What I want to be when I grow up…

If you walk into a kindergarten or prep class and ask kids what they want to be when they grow up, their eyes often fill with wonder and you receive all sorts of inspiring suggestions such as an ‘astronaut’, ‘nurse for horses’, ‘adventurer’, ‘pirate’… The list goes on. Whether it’s a real job or one that hasn’t been created yet, it doesn’t matter – at that age anything is possible.

When does it change? When do we decide that we have to be more ‘sensible’? At some stage we are hit with a dose of reality and determine that we need more ‘practical’ career goals?

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Investing in yourself for retirement – you are your own number one asset

We spend much of our time at work strategising and planning to ensure that projects are delivered on time, products are developed to a high quality and we are responsive to the needs of our clients. When we talk about strategic plans in the workplace we often focus on the five year future, detailing what an organisation’s priorities will be and how it will direct its energies.

We spend all this effort to make sure we get things just right at work, so why do we not do it with our own number one asset ‘ourselves’? This is particularly relevant when we start to think about retirement. Do we stop and think to make sure that we are happy, or more importantly that we will lead a meaningful life once we exit the full time workforce?

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Being Your Own Person in Retirement

Is it possible to spend too much time together in retirement and can this have a negative impact on our wellbeing? This is a topic that came up in a recent discussion with a good friend and Financial Planner, Christie Spence and rather than let the discussion slide, I switched into interview mode to understand her perspective having worked with clients preparing for retirement for over 15 years.  In this article we explore a challenge that many couples experience when embarking on retirement – working out how to be together in life after work, and Christie shares her suggestions for navigating this transition successfully.

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4 People to see to plan for retirement

In planning for retirement, I bet there are plenty of items on your to-do list! They might include travelling, playing golf, bushwalking or taking up cycling. Most likely there are some assumptions built into that list, for example that you will have good health, that you'll be mobile, that you'll have the funds available that you expect.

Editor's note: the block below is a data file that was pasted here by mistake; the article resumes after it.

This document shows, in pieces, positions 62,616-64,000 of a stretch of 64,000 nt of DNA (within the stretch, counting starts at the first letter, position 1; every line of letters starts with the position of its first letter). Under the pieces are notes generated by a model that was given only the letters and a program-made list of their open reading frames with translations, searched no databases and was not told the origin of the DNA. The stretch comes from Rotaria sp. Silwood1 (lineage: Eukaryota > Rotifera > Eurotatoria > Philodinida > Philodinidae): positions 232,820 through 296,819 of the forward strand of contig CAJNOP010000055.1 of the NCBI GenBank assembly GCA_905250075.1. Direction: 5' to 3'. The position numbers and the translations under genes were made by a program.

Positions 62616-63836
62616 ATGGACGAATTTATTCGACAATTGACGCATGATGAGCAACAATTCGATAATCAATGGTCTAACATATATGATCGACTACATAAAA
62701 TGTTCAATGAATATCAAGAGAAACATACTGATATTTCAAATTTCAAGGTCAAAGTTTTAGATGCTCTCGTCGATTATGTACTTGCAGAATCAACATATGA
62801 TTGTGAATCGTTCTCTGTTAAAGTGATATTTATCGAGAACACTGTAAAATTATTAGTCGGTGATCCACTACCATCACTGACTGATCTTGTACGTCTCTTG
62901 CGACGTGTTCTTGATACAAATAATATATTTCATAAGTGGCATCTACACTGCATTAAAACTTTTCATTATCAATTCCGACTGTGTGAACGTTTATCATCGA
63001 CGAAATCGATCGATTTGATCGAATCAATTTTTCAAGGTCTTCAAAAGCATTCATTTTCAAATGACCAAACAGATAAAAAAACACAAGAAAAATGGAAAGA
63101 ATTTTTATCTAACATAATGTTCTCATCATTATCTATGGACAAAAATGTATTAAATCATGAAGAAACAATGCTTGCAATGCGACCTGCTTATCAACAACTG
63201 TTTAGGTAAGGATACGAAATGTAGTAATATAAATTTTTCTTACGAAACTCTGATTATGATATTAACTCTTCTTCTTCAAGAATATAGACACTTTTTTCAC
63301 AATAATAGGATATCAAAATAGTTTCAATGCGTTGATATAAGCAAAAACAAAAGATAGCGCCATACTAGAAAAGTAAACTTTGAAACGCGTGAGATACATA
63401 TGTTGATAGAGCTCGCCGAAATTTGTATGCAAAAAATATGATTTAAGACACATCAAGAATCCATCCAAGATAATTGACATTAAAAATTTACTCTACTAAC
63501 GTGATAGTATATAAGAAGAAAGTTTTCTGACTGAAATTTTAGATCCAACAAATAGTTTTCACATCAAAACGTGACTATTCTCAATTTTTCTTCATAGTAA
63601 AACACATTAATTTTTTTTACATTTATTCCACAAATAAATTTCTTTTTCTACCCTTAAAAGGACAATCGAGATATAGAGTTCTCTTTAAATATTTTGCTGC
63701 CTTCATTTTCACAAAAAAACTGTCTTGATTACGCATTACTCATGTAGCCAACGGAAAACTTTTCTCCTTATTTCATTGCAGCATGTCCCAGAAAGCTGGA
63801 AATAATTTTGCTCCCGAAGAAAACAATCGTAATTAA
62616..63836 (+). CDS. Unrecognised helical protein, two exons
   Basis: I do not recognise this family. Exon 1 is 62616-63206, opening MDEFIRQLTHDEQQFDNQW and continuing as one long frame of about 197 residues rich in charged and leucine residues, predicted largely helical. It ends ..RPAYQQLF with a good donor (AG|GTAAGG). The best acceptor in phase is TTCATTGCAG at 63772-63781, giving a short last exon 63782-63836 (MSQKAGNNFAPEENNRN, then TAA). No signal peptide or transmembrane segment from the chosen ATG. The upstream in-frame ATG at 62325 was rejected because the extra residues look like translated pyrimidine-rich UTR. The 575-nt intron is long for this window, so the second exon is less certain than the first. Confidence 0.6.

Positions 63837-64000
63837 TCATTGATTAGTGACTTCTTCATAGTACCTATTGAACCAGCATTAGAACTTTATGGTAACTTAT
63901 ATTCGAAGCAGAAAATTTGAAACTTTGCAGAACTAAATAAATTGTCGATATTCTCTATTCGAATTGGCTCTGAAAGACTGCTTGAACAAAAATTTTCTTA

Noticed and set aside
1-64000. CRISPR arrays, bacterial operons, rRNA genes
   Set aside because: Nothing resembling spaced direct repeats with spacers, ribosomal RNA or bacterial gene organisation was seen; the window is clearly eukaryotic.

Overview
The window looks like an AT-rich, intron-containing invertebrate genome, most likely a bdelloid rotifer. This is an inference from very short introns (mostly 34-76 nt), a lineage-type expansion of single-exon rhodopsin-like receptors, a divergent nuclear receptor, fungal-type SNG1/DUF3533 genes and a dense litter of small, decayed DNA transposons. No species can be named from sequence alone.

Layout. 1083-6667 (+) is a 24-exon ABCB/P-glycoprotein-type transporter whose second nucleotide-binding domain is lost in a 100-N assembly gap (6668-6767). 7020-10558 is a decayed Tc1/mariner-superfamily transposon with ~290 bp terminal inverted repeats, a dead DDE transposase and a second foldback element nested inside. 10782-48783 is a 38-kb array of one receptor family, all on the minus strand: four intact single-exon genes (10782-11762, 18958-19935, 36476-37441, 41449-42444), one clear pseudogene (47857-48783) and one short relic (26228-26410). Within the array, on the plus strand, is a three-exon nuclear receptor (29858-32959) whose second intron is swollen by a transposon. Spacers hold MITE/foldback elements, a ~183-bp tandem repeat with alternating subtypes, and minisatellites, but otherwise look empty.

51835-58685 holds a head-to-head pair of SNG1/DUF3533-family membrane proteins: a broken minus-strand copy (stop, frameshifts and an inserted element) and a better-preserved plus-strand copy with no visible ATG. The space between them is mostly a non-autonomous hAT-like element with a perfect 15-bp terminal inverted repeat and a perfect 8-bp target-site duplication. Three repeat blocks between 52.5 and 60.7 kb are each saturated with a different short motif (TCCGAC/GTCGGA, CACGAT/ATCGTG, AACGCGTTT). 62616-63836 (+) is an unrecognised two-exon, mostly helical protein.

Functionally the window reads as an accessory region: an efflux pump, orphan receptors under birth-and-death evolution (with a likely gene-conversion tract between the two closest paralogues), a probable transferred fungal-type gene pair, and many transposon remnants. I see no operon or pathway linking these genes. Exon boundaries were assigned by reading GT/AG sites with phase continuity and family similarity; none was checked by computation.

It is not unreasonable to expect these things, but what are you doing today to help ensure that they are the case? Too often we get caught up in the busyness of life and put off those appointments we know we need to make. We think “yeah, yeah I’ll get to that tomorrow”. Suddenly six months have passed and we still haven’t been to see the doctor, the dentist or the skin specialist.

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I'm thinking about studying in retirement...

Ongoing learning is important to many in retirement. Not only as a means of keeping the mind active and in good health, but for ensuring that they’re able to continue to contribute meaningfully to conversations with the people around them. The concept is great, but how to actually get started on that journey?

I know that for many people retirement provides a wonderful opportunity to return to formal study. I also know that the thought of returning to a university lecture theatre can be quite a daunting prospect.

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I'm Terrified of Retirement

Unsurprisingly you may be feeling a sense of anxiety about letting go of work. Work provides structure, it forms part of our identity, and it helps to create a sense of purpose as others depend on us for decisions, results and input. We might love the thought of never having to answer another urgent late night call or work through the weekend, but with work comes invites to coffee, requests to draw on your expertise and a family who asks how your weekend was each Monday morning. What happens when this is taken away?

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The Transition to Retirement - Asking ROUK?

When was the last time you stopped to ask someone ‘ RUOK’  or ‘how are you going’? RUOK day is today, the second Thursday in September, and a national day of action reminding people to regularly check in with others. It’s amazing the difference that a smile, a laugh or knowing that someone cares can make to your day!

Appreciating that there are many people who struggle to find their way in retirement - perhaps suffering from a loss of direction, camaraderie or sense of purpose that work previously provided, this can be a really important question to ask.

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